Can We Talk? Tips for Improving the Feedback Loop from Board to Management

Gary Golding . September 30, 2014

I have been on more than 30 boards in my career, including 4 public company boards, and the issue of improving communication between board and management has been front and center in every single situation. I had the pleasure of moderating a panel on this topic at Edison’s 2014 Directors College. The panel included Gr8 people CEO Diane Smith, former Gain Capital COO Chris Calhoun, and Fiberlink COO Chris Clark; all have impressive backgrounds as not only having been founders, but also key executives and board members. (View full session below.)

While CEOs and outside directors (especially VCs) spend a lot of 1:1 time together, there is an inherent group dynamic that goes along with the board of an emerging growth company. And, while many board meetings focus on the recent and upcoming quarterly performance, it is also important to keep perspective on the ultimate goal - industry leadership and shareholder value. (We touched briefly on this in another Director College panel, When Good Boards Get it Wrong.)

CEOs and management teams can benefit immensely from a strong working relationship with their board members. At this year's Edison CEO Summit, we discussed improving board effectiveness in great detail in a session around How to Build an All-Star Board. At the Director College, Chris Calhoun, a director for SciVantage, made a great point during the panel that board members who spend time building relationships early on will be trusted by management when the company hits a rough patch.

Another important point made by Chris Clark was that, as an independent board member at NEAT, he felt he could add balance to the conversation between the CEO and investor board members. Diane Smith, a director at Billtrust and RealMatch, pointed out that working with an evolving board is part of the ongoing education for a CEO and she found it very helpful as a first-time CEO to attend Edison events to speak to her peers.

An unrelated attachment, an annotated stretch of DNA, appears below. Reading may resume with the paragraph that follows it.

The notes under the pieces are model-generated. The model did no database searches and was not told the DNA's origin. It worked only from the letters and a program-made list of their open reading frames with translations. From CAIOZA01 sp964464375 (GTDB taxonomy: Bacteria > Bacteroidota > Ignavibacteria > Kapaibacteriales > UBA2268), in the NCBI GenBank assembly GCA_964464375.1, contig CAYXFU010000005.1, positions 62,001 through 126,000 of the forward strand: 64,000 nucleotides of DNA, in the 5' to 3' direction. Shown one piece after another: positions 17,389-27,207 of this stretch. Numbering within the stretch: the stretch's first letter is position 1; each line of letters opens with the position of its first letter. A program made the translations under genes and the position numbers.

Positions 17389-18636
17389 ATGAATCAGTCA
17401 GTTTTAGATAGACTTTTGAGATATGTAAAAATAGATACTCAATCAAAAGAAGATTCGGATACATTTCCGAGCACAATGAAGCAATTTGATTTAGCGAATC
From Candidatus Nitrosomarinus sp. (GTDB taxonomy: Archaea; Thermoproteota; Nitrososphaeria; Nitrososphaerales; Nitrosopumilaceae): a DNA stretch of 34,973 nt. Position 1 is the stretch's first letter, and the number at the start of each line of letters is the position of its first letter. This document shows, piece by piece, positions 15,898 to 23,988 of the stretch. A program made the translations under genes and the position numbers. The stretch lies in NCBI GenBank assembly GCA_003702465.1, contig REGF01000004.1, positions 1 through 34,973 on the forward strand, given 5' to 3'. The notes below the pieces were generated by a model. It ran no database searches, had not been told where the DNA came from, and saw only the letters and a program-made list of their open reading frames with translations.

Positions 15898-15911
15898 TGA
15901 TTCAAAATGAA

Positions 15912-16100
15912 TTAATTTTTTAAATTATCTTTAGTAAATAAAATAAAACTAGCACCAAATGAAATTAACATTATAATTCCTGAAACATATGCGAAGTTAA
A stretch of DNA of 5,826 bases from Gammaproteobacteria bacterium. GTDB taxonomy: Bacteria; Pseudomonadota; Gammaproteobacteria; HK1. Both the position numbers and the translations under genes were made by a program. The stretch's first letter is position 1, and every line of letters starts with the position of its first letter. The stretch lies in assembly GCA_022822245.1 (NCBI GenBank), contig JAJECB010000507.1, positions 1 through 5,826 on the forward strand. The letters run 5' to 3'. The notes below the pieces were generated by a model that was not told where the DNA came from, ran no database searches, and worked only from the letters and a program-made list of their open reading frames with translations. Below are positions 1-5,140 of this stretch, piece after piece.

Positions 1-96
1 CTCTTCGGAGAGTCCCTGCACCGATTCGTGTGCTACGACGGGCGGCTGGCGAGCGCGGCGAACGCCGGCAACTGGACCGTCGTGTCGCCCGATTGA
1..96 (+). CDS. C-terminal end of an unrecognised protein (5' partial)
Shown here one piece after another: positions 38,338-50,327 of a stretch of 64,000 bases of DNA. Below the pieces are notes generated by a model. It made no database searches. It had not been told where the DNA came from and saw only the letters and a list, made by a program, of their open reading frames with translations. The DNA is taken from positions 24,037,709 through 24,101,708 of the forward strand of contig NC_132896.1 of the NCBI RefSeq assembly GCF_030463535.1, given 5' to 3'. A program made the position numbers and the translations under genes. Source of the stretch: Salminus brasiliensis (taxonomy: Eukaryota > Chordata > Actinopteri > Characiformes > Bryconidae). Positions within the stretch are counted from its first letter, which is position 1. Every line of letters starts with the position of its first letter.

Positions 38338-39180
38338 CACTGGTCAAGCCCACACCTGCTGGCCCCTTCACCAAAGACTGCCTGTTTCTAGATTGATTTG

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Building a feedback loop that is effective takes commitment from both sides. Following are a number of tips for both CEOs and boards that will lay the foundation for a long-lasting and successful communication process.

Tips for CEOs

  • Use a CEO Summary slide to demonstrate company and industry macro perspective. Be sure to detail any key challenges inside the business that are impactful.

  • Don’t surprise the board with bad news. Be candid, open and honest. One best practice is a concise monthly CEO report sent by email to board members.

  • Don’t be a stranger to Compensation and Audit Committee Meetings and key issues.

  • Give your management team air time in board meetings and find venues for board members to meet the executives at the next level down.

  • Create a customer voice for board education, inviting a customer to talk with the board, e.g., once per year.

  • CEOs must drive board momentum and develop an inspired board. Establish a framework of trust and transparency.

  • Get involved with peers for ongoing personal development (e.g., Edison hosts an annual CEO Summit for its portfolio company CEOs)

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Tips for Boards

  • Hold executive sessions without the Management team present, and then summarize a follow-up discussion list. The goal is to be open, civil and productive.

  • Work as a team with the Lead Director, Compensation Chair and Audit Chair in synch with priorities and messaging.

  • Volunteer time and contacts to be a problem-solver for the CEO and team.

  • Build relationships with the management team members individually and know the business well.

  • Following the board meeting, consider sending CEOs a short 3-4 paragraph email with your individual observations, and it will inevitably help reveal the roadblocks the CEO is facing.

There are always new challenges facing management that require insight from a knowledgeable board. It takes work in the early years to create the environment that produces an inspired board. With inspired boards, feedback becomes second nature and a key organizational asset.

For the full discussion on this topic, watch the session on Youtube and let me know what you think by commenting below, or share your own insights on this topic with me directly at ggolding@edisonpartners.com.

 

 
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